01 Nov 2023
 | 01 Nov 2023
Status: this preprint is open for discussion.

A cold laboratory hyperspectral imaging system to map grain size and ice layer distributions in firn cores

Ian E. McDowell, Kaitlin M. Keegan, S. McKenzie Skiles, Christopher P. Donahue, Erich C. Osterberg, Robert L. Hawley, and Hans-Peter Marshall

Abstract. The Greenland and Antarctic ice sheets are covered in a thick layer of porous firn. Knowledge of firn structure improves our understanding of ice sheet mass balance, supra- and englacial hydrology, and ice core paleoclimate records. While macroscale firn properties, such as firn density, are relatively easy to measure in the field or lab, more intensive measurements of grain-scale properties are necessary to reduce uncertainty in remote sensing observations of mass balance, model meltwater infiltration, and constrain ice age – gas age differences in ice cores. Additionally, as the duration and extent of surface melting increases, refreezing meltwater will greatly alter firn structure. Field observations of firn grain size and ice layer stratigraphy are required to inform and validate physical models that simulate the ice sheet-wide evolution of the firn layer. However, visually measuring grain size and ice layer distributions is tedious, time-consuming, and subjective. Here we demonstrate a method to systematically map firn core grain size and ice layer stratigraphy using a near-infrared hyperspectral imager (NIR-HSI; 900–1700 nm). We scanned 14 firn cores spanning ∼1000 km across western Greenland’s percolation zone with the NIR-HSI mounted on a linear translation stage in a cold laboratory. We leverage the relationship between ice grain size and near-infrared absorption to retrieve effective grain radii by inverting measured reflectance to produce high-resolution (0.4 mm) maps of grain size and ice layer stratigraphy. We show the NIR-HSI reproduces visually-identified ice layer stratigraphy and infiltration ice content across all cores. Effective grain sizes change synchronously with traditionally-measured grain radii with depth, although effective grains in each core are 1.5x larger on average, which can be explained by firn grain geometry. To demonstrate the utility of the firn stratigraphic maps produced by the NIR-HSI, we track the 2012 melt event across the transect and assess its impact on deep firn structure by quantifying changes to infiltration ice content and grain size. These results indicate that NIR-HSI firn core analysis is a robust technique that can document deep and long-lasting changes to the firn column from meltwater percolation, while quickly and accurately providing detailed firn stratigraphy datasets necessary for firn research applications.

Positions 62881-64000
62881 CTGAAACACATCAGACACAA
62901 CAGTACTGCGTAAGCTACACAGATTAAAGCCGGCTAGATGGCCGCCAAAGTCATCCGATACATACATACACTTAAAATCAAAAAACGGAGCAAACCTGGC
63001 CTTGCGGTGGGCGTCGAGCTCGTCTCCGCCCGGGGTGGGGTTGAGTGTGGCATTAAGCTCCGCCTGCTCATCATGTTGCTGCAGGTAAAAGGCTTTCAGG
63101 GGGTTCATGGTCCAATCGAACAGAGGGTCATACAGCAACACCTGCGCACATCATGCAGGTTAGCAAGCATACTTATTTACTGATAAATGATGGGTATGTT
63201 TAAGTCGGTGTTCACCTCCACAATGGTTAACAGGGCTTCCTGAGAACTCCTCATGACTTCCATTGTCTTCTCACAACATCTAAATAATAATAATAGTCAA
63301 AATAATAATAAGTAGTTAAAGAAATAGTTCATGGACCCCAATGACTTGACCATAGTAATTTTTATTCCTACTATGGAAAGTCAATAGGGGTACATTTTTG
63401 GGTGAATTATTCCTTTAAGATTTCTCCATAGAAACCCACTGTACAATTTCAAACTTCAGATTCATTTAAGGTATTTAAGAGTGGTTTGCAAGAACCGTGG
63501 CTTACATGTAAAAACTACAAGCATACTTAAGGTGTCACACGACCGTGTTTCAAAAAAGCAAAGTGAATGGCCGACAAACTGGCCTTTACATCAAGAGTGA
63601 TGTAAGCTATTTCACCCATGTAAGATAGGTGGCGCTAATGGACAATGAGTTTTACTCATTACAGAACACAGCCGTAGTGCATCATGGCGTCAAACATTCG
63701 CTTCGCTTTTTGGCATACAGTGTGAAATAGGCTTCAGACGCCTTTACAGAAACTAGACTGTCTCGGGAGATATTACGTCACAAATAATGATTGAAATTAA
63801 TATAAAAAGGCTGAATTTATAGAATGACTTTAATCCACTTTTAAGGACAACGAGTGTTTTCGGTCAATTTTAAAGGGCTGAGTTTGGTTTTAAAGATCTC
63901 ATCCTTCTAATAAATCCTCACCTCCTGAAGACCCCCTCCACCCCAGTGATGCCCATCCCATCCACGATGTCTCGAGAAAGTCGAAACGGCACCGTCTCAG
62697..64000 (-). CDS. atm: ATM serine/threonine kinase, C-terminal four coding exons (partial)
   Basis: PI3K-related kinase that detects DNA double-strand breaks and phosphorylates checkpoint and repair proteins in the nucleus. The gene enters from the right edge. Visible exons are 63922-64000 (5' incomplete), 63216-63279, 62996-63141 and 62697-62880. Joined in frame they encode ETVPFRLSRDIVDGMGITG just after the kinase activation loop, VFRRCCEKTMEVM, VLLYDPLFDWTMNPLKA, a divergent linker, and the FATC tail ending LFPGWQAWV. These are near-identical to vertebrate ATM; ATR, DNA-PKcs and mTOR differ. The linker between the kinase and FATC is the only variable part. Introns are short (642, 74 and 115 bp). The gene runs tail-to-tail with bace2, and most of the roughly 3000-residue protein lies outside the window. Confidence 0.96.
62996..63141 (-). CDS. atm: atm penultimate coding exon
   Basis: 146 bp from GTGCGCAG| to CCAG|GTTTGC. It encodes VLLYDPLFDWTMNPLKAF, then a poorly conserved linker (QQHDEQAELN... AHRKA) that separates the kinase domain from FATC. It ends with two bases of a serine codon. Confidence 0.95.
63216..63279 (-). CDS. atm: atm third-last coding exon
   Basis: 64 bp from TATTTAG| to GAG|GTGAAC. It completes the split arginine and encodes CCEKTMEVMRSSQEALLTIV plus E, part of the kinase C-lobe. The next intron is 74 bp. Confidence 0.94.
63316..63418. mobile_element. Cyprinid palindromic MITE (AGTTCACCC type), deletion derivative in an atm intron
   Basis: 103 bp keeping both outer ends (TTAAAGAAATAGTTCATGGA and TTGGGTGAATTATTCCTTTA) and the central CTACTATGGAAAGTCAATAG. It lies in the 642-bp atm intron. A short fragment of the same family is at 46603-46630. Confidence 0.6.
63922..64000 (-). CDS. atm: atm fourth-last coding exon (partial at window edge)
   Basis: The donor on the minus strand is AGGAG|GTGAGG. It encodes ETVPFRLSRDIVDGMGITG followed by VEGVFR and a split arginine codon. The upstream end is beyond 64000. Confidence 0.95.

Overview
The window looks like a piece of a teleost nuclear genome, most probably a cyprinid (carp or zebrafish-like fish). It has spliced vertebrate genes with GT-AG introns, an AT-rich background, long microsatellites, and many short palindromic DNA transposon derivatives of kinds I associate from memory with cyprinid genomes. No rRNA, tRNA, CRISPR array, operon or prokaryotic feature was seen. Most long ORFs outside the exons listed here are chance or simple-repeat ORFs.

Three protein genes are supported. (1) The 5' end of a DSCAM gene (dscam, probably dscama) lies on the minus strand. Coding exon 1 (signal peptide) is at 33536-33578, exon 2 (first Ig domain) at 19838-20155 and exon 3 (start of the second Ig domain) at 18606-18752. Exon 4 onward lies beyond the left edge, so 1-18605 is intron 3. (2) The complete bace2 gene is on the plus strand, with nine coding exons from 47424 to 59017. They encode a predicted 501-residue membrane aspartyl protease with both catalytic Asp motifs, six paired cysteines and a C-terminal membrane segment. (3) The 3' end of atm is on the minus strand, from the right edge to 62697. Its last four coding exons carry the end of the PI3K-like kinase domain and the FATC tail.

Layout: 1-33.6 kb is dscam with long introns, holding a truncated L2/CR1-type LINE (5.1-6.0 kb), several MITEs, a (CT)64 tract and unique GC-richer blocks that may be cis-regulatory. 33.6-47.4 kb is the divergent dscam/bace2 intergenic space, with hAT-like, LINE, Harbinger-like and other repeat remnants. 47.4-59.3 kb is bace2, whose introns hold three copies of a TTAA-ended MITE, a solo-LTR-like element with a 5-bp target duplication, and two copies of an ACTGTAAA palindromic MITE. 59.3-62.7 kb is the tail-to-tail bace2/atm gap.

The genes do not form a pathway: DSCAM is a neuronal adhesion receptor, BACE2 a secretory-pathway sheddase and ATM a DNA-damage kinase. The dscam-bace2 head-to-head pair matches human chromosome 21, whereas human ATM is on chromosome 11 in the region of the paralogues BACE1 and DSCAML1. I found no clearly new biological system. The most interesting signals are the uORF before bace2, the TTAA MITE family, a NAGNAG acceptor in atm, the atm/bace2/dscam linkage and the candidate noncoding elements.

Ian E. McDowell et al.

Status: open (until 02 Jan 2024)

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Ian E. McDowell et al.

Ian E. McDowell et al.


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Short summary
Accurate knowledge of firn grain size is crucial for many ice sheet research applications. Unfortunately, collecting detailed measurements of firn grain size is difficult. We demonstrate that scanning firn cores with a near-infrared imager can quickly produce high-resolution maps of both grain size and ice layer distributions. We map grain size and ice layer stratigraphy in 14 firn cores from Greenland and document changes to grain size and ice layer content from the extreme melt summer of 2012.